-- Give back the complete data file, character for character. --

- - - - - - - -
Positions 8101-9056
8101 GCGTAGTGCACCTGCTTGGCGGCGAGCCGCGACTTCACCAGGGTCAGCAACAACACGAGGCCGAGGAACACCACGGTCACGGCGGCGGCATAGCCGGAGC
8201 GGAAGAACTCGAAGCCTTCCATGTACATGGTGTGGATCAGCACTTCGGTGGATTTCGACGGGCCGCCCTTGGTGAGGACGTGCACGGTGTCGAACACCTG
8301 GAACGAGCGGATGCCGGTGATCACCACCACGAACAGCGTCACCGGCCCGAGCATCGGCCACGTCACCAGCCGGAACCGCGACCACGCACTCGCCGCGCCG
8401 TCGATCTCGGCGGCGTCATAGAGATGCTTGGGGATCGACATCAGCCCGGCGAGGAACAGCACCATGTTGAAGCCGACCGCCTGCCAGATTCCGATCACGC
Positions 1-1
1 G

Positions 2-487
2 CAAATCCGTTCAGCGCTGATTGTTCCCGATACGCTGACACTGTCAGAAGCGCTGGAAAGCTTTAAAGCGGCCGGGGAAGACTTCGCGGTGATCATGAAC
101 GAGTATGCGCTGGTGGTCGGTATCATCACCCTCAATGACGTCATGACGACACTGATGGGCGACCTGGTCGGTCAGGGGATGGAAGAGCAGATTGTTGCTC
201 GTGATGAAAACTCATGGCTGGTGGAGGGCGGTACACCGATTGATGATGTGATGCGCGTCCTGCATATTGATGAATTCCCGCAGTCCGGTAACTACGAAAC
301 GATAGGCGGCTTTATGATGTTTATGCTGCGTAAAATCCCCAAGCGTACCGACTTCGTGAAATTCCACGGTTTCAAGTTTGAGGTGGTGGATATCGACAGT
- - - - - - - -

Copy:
Positions 8101-9056
8101 GCGTAGTGCACCTGCTTGGCGGCGAGCCGCGACTTCACCAGGGTCAGCAACAACACGAGGCCGAGGAACACCACGGTCACGGCGGCGGCATAGCCGGAGC
8201 GGAAGAACTCGAAGCCTTCCATGTACATGGTGTGGATCAGCACTTCGGTGGATTTCGACGGGCCGCCCTTGGTGAGGACGTGCACGGTGTCGAACACCTG
8301 GAACGAGCGGATGCCGGTGATCACCACCACGAACAGCGTCACCGGCCCGAGCATCGGCCACGTCACCAGCCGGAACCGCGACCACGCACTCGCCGCGCCG
8401 TCGATCTCGGCGGCGTCATAGAGATGCTTGGGGATCGACATCAGCCCGGCGAGGAACAGCACCATGTTGAAGCCGACCGCCTGCCAGATTCCGATCACGC
Positions 1-1
1 G

Positions 2-487
2 CAAATCCGTTCAGCGCTGATTGTTCCCGATACGCTGACACTGTCAGAAGCGCTGGAAAGCTTTAAAGCGGCCGGGGAAGACTTCGCGGTGATCATGAAC
101 GAGTATGCGCTGGTGGTCGGTATCATCACCCTCAATGACGTCATGACGACACTGATGGGCGACCTGGTCGGTCAGGGGATGGAAGAGCAGATTGTTGCTC
201 GTGATGAAAACTCATGGCTGGTGGAGGGCGGTACACCGATTGATGATGTGATGCGCGTCCTGCATATTGATGAATTCCCGCAGTCCGGTAACTACGAAAC
301 GATAGGCGGCTTTATGATGTTTATGCTGCGTAAAATCCCCAAGCGTACCGACTTCGTGAAATTCCACGGTTTCAAGTTTGAGGTGGTGGATATCGACAGT